Monocacy River, conserved lands, W.Va., Christmas towns, and ICPRB projects in the Potomac News Reservoir.
Happy Thanksgiving, Potomac history, restoring the Anacostia, West Virginia watershed tool, and more in the Potomac News Reservoir.
Drought Exercise a Key to Protecting Metropolitan Drinking Water
FOR IMMEDIATE RELEASE
Although the region’s streamflows currently are above normal, the region’s major water suppliers and the Interstate Commission on the Potomac River Basin Section for Water Supply Operations on the Potomac (CO-OP) will exercise their ability to respond to severe drought conditions during a multi-day exercise beginning November 16-18, 2020.
The exercises are a way to practice operations under severe drought conditions, when the normally independent utilities work cooperatively with CO-OP so that each utility can meet the demands of their customers while minimizing the need for restrictions. The three major water suppliers draw the bulk of their raw water from the Potomac. A drought of record could drop the flow of the river below what is needed to meet high summertime drinking water demands. When riverflow and other data indicate a coming shortage, CO-OP can guide Potomac use among the utilities and manage releases of stored water to meet demands. The Jennings Randolph reservoir on the North Branch Potomac holds billions of gallons of water that can be released downstream to meet utility demands and environmental flow concerns. The much smaller Little Seneca Reservoir in Montgomery County, Md., is used to adjust river flow in the short term as a release from Randolph Reservoir can take about nine days to reach the metropolitan suppliers’ intakes.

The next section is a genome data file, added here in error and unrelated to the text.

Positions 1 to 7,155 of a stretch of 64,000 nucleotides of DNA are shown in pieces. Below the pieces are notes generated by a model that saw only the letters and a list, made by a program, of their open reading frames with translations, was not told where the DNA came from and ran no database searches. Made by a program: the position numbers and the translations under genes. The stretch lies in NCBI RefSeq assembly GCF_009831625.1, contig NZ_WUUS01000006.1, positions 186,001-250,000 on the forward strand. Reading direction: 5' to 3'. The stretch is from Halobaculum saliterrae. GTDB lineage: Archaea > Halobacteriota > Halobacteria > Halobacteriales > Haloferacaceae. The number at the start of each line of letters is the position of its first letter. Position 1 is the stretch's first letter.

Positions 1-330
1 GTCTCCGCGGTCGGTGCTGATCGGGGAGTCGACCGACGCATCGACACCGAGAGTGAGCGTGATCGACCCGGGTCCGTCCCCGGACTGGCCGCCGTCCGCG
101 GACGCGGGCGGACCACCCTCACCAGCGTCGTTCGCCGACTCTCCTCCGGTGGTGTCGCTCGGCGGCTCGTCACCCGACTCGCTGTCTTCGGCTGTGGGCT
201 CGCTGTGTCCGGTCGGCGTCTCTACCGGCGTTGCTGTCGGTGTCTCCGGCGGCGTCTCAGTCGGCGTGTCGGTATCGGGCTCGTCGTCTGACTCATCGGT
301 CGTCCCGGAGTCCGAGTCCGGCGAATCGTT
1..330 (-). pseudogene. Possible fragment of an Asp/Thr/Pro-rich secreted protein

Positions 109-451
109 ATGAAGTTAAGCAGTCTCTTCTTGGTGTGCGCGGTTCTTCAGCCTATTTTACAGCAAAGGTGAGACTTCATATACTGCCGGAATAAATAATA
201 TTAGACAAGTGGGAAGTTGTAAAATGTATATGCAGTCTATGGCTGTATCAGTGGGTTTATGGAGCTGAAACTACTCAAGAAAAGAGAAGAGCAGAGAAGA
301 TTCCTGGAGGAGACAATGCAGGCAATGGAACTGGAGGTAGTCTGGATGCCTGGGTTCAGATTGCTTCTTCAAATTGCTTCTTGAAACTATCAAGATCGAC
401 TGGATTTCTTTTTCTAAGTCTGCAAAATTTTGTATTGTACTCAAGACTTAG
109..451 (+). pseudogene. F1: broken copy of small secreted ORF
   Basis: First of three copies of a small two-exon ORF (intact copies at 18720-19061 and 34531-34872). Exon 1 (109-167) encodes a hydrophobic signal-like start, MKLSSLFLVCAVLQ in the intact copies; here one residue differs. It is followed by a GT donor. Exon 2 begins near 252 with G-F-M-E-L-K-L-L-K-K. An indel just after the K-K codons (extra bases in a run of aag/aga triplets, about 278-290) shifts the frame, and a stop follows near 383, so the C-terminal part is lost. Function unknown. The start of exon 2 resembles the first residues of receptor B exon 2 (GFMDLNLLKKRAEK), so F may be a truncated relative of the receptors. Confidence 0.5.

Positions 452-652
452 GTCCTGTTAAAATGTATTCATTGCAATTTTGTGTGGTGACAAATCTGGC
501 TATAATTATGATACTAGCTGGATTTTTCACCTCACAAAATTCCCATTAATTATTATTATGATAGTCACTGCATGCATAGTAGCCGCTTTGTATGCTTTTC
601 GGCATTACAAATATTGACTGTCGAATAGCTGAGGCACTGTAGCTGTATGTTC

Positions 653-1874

The exercise uses simulated low flows that allow all parties to practice daily reporting procedures, internal communications, and releases of stored water.
This year’s exercise will focus on honing the communications channels between the utilities, CO-OP, and the U.S. Army Corps of Engineers, divisions of which operate both as a metropolitan water supplier and operator of Randolph Reservoir. Another focus is the modeling that incorporates drinking water demand data and forecasts from utilities, precipitation, and stream flow data to determine the timing and volume of reservoir releases. In addition, the exercise will include an actual release from Little Seneca Reservoir, and improved data reporting systems.
These procedures are honed by the annual exercise, and have resulted in a very resilient drinking water system for the Washington metropolitan area’s more than four-million residents who rely on the Potomac as their primary drinking source. More information about the metropolitan water supply system and CO-OP are available on the ICPRB WEBSITE .
For more information on the exercise, contact Curtis Dalpra, firstname.lastname@example.org; 301.274.8107
Drought, historical areas, and infrastructure in the Potomac News Reservoir.
Anacostia, stormwater money, the Clean Water Act, and more in the Potomac News Reservoir.
The ICPRB is searching for a Director of Program Operations.
Water funding, solar farms, PFAS, and a river report card in the Potomac News Reservoir.
Summer water quality, PFAS, striped bass, shad, popular parks, and more in the Potomac News Reservoir.
A new study by ICPRB biologist Claire Buchanan and other authors has provided an improved method for assessing nutrient levels in the surface waters of the Chesapeake Bay and will provide an improved way to judge the effects of nutrient reduction best management practices. The regional Chesapeake Bay cleanup is based on reducing nutrients and sediments to restore the waterway’s health. Excessive nutrient levels contribute to algae blooms that cause a succession of water quality problems. Buchanan teamed with scientists from the University of Maryland, the Environmental Protection Agency, U.S. Geological Survey, Maryland Department of Natural Resources, and the Chesapeake Research Consortium to produce Nutrient limitation of phytoplankton in Chesapeake Bay: Development of an empirical approach for water-quality management.
The model can help direct future efforts in nutrient reduction through improved modeling that can increase effectiveness and reduce costs. Future research will focus on the Potomac and other bay tidal tributaries.